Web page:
Most secondary sources have the same rough story of African- American life in the United States. First, African-Americans were subject to racial discrimination on all levels of society. Secondly, he Constitution declared each one as 3/5 a person, and until 1865 almost all were slaves. During the Reconstruction, many of the former slaves that remained in the South eked out a living as sharecroppers and were terrorized into becoming the underclass of the new apartheid. However, students of history do not truly “get” what happened during that time until they hear or read a firsthand account.
First, we will discuss Booker T. Washington’s autobiography. As a former slave in Virginia, he had secured an education for himself and sought to help other former slaves become as prosperous as possible through socially acceptable means because inciting a cultural revolution was at best a suicidal endeavor. Then we will move on to Gilbert Stephenson’s treatise on race distinction in American Law, which legally defined the Negro, and detailed all legal prohibitions from seating assignments on the train to marriage. We will conclude with Langston Hughes’ autobiography, which is less personally revealing than a commentary on racism as well as the blossoming renaissance of art and music in the black community. These are first hand accounts from the post-Civil War Era to just before the Civil Rights movement.
In the antebellum era, it was forbidden for slaves to receive any kind of education other than learning his task or learning about Christianity. However, the slave was not even allowed to read the Bible. As such, Washington eagerly sought the forbidden fruit of learning. When he had first heard about the Hampton Normal and Agricultural Institute in Virginia, he thought, “that it must be the greatest place on earth, and not even Heaven presented more attractions for me at that time”(Washington, 42). Most people today would not understand this sentiment as education in today’s world is compulsory and as such, is reviled. One view of education that has not changed over time was that it was a way out of manual labor. For many blacks in the rural south, the ability to work in a different sector of society was a dream come true, however Washington did not see it that way.
“I not only learned that it was not a disgrace to labor, but learned to love labor, not alone for its financial value, but for labor’s own sake and for the independence and self-reliance which the ability to do something which the world wants done brings”(Washington, 74). He began to teach this message to people of all ages in his community. Later, we come to the true purpose of his book: he reveals that the best way to advance his people was to get them to perfect themselves in industry and secure property (Washintgon, 85). As whites were homicidally opposed to black participation in politics, or ambitions for equality, Washington believed that the quickest way to attain equality was to work hard, become educated, and stay away from political agitation or seek political office. Also, he believed that it was necessary to stay under the radar, which was wise in light of the laws at the time.
Stephenson wrote at length in defining the “place” blacks were supposed to occupy in American Society. The Negro had to be legally defined because the mixing of white men with slave women had produced racially ambiguous offspring. At the time of the writing, it had gotten to the point where people with blond hair and blue eyes were classified as Negro because of a distant ancestor. In the end, people of color were defined as “one who is descended from a Negro to the third generation inclusive, though one ancestor in each generation may have been white”(Stephenson, 15). The status of Negroes was so degraded that it was considered defamation to say that a white person is a Negro or akin to a Negro.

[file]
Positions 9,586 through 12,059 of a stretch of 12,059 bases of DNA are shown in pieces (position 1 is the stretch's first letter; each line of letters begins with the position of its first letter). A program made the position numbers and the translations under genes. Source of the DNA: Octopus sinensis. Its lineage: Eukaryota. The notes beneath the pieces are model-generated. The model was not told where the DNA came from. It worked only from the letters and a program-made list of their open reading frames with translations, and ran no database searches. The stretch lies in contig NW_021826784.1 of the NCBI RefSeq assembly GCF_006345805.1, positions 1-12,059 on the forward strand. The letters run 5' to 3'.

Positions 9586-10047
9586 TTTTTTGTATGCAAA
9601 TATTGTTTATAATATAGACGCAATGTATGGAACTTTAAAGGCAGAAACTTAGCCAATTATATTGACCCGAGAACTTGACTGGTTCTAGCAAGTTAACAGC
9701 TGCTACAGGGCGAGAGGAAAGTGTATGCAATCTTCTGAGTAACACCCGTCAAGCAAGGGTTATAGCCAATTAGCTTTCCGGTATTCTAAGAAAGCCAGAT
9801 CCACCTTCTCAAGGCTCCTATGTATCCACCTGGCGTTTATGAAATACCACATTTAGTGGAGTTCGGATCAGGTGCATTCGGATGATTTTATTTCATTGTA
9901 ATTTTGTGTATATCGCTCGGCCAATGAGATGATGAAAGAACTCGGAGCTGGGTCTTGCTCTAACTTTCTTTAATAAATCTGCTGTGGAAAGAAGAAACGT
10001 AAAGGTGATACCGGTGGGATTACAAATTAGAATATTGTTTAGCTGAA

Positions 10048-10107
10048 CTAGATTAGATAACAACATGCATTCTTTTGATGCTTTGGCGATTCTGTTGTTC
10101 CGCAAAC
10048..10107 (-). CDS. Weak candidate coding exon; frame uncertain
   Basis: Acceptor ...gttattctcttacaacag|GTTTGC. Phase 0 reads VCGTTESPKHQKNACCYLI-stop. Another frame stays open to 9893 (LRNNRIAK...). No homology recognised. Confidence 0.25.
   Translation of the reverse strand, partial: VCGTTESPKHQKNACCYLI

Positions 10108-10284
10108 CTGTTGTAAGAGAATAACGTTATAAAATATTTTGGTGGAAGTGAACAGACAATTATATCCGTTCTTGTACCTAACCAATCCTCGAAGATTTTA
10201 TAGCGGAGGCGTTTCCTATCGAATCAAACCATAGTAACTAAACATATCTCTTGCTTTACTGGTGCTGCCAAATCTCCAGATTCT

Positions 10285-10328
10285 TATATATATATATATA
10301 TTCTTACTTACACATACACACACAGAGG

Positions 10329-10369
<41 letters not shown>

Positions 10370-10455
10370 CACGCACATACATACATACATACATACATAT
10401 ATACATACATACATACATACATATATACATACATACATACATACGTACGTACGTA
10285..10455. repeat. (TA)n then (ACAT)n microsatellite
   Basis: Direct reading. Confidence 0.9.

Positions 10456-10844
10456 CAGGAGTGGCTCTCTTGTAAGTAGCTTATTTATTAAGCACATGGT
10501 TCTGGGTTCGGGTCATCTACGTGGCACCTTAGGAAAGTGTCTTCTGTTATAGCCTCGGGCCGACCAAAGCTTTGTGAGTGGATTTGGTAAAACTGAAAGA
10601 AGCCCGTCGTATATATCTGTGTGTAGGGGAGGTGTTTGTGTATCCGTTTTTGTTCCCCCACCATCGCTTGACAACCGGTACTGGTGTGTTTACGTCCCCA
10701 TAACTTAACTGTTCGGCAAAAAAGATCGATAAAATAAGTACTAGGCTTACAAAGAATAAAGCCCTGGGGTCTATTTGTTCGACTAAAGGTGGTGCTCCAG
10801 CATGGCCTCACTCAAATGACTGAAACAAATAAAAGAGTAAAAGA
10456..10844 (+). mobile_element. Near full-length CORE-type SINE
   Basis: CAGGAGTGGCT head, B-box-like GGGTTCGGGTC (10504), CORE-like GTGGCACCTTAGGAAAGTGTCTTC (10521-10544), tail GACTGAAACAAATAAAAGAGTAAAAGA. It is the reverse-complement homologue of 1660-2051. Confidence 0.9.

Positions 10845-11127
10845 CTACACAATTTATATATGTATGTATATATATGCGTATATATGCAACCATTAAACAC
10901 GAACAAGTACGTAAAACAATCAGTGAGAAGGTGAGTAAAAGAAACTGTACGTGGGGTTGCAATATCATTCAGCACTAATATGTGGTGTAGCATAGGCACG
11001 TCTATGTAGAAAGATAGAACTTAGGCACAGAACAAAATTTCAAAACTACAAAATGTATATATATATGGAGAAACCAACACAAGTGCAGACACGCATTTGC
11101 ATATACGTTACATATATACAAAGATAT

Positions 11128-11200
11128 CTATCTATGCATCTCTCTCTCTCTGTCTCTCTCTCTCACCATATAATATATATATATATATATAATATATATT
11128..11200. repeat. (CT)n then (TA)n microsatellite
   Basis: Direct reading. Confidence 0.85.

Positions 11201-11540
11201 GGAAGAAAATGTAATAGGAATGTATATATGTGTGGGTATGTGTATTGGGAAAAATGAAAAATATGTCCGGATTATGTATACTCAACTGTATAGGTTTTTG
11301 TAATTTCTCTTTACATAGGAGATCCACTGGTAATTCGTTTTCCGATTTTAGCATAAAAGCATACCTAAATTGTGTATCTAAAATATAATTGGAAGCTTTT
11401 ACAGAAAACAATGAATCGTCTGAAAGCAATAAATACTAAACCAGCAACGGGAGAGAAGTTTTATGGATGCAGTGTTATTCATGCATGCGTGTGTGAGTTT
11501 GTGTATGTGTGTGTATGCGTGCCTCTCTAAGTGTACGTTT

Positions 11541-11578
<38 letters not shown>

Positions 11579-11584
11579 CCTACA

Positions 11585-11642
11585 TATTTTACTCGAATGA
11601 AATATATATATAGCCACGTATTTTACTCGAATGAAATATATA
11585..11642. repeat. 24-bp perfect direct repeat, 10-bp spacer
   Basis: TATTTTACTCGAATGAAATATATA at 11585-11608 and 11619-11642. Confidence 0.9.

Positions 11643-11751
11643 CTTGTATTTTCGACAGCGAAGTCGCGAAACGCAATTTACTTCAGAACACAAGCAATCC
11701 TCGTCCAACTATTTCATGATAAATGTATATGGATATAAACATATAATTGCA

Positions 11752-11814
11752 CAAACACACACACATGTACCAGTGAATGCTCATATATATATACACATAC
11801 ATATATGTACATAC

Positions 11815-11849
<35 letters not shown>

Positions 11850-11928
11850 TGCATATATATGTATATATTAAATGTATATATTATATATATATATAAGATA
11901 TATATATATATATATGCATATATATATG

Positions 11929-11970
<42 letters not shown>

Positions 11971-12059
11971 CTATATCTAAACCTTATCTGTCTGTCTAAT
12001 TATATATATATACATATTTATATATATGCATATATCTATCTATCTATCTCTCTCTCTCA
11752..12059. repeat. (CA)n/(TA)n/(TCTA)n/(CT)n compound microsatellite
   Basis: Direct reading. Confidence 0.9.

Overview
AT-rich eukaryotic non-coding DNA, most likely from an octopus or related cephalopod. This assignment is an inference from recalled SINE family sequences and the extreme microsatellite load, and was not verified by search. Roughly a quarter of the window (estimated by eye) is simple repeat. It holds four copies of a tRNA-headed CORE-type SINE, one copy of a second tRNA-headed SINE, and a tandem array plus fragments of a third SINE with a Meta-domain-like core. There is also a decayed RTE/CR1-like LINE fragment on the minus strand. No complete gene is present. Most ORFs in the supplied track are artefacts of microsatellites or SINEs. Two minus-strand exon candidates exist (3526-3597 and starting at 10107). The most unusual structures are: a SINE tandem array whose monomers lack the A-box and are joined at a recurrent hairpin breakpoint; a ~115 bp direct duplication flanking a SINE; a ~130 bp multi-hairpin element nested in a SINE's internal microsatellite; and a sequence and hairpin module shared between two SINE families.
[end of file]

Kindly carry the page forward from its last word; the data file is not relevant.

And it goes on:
In addition, anyone with white skin that was found to have Negro ancestry would have been deprived of all civil rights, robbed of his property, and tried without a jury under the “Negro Act”(Stephenson, 27). Written to uplift the superiority of the white race and degrade those of African or Asian ancestry, these draconian laws were enforced to maintain the blood purity of whites. Also, Negroes were not allowed to “pursue or practice the art, trade, or business of an artisan, mechanic or shopkeeper, ‘ or any other trade, employment or business (besides that of husbandry, or that of a servant under contract for service or labor) on his own account and for his own benefit, or in partnership with a white person”(Stephenson, 42).
The U.S. had become so oppressive in its policy toward African-Americans that it was no surprise when a significant population of them decided to emigrate to racially tolerant societies such as France. In 1940, Langston Hughes wrote about his experience briefly escaping the harsh reality of life in America while traveling the world. As it turns out, many black artists would leave the U.S. and become expatriates to France. “The cream of the Negro musicians then in France, like Cricket Smith on the trumpet, Louis Jones on the violin, Palmer Jones at the piano, Frank Withers on the clarinet, and buddy Gilmore at the drums, would weave out music that would almost make your heart stand still at dawn in a Paris nightclub”(Hughes, 162). With such florid descriptions, one gets the impression that music and art was a great escape from the harshness of life in the 1940’s. Unfortunately, not many people had the means to make better lives for themselves in other places; but the good news is that ultimately, life got better in the U.S. after people began to accept the contributions of black and other non-white cultures.
Hughes, Langston. The Big Sea: An Autobiography. NY: Alfred A. Knopf, 1940
Stephenson, Gilbert Thomas. Race Distinction in American Law. D. Appleton & Company, 1910
Washington, Booker T. Up From Slavery: An Autobiography